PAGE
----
Turning the Other Cheek
Ever since Ambrose was a kid, people have been quoting the Bible to him in an effort to get him to modify his behavior.
In third grade he was on top of another kid in the playground and pounding his head off the asphalt for some infraction or other when a teacher tore him off and reminded him that the Bible said to turn the other cheek and to love one's enemies.
A few years later, when girls started looking pretty good to Ambrose, his parents took him to a youth minister at his church and the minister told him he would have to get married before he could engage in the kind of activity he had in mind.
It took Ambrose awhile to catch on but by the time he reached the age of 18, he realized the Bible forbade most of the things he might otherwise have engaged in.
This makes Ambrose wonder now when he watches world news on television whether the ISIS warriors as kids had adults quoting the Koran to them on a regular basis. Or if these warriors still read the Koran.
As a child and as an adult, Ambrose, while not at all a holy roller, read and heard many quotes from the Bible, both from the Old Testament and the New, but he still has not seen a single quote from the Koran in anything he has read. And he is fairly well read even in this digital age.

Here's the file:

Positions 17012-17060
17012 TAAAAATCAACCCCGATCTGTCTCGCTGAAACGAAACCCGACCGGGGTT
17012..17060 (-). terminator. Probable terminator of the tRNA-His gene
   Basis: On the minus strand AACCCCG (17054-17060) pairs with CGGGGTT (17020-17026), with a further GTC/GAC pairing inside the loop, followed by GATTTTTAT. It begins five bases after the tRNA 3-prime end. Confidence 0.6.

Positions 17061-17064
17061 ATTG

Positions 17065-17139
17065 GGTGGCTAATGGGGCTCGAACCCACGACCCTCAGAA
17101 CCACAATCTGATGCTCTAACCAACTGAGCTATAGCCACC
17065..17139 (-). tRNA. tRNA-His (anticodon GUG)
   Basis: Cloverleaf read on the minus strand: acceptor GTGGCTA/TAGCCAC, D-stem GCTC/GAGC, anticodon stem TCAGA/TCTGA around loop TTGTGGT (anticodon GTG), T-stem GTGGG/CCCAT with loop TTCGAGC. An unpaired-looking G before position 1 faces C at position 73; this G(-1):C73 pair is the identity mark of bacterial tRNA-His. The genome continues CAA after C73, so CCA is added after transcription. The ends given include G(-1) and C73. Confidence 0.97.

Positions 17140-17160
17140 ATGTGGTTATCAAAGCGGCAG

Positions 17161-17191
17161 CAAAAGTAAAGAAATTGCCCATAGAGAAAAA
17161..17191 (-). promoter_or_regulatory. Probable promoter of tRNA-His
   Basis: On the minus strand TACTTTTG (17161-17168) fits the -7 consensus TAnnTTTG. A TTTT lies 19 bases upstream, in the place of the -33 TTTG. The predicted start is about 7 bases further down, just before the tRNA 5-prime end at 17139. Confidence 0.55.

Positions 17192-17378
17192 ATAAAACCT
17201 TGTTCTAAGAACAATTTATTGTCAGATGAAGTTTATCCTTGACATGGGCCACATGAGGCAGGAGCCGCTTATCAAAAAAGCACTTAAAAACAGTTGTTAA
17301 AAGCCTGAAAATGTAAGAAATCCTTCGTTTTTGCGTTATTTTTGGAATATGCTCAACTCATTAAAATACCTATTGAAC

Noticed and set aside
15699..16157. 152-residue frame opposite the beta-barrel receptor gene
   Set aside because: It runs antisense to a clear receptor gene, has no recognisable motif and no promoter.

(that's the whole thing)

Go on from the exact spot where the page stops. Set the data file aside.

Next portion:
He also has seen while surfing television Christian televangelists who liberally quote from the Bible and put those quotes on the screen lest their viewers miss the point. He is not taken with their approach but it is hard to miss their message.
He has never seen, however, an Islamic televangelist even though he has heard that Muslims believe everyone should be a Muslim or become a convert, sometimes pretty quickly.
Ambrose also admits he has never seen a copy of the Koran, and knows no Muslims other than those who practice medicine, or own stores that sell fine carpet or restaurants that serve good food.
But now, in light of what’s going on in the Middle East, Ambrose would like to see that passage in the Koran that is said to permit the burning alive of a prisoner if indeed such a passage exists in the Koran.
According to a news report on television, an ISIS warrior was quoted as saying that their burning of a prisoner to death was permitted in the Koran. This comment came, of course, after ISIS had burned the Jordanian pilot to death.
Ambrose would settle, however, for knowing if the Koran contains the Ten Commandments given to Moses or the Islamic equivalent. And he’d like to know what that equivalent is.
Ambrose is trying hard to understand why ISIS does what it does in the name of Allah.
Or, more to the point, why ISIS does what ISIS does, period.
Donal Mahoney lives in St. Louis, Missouri.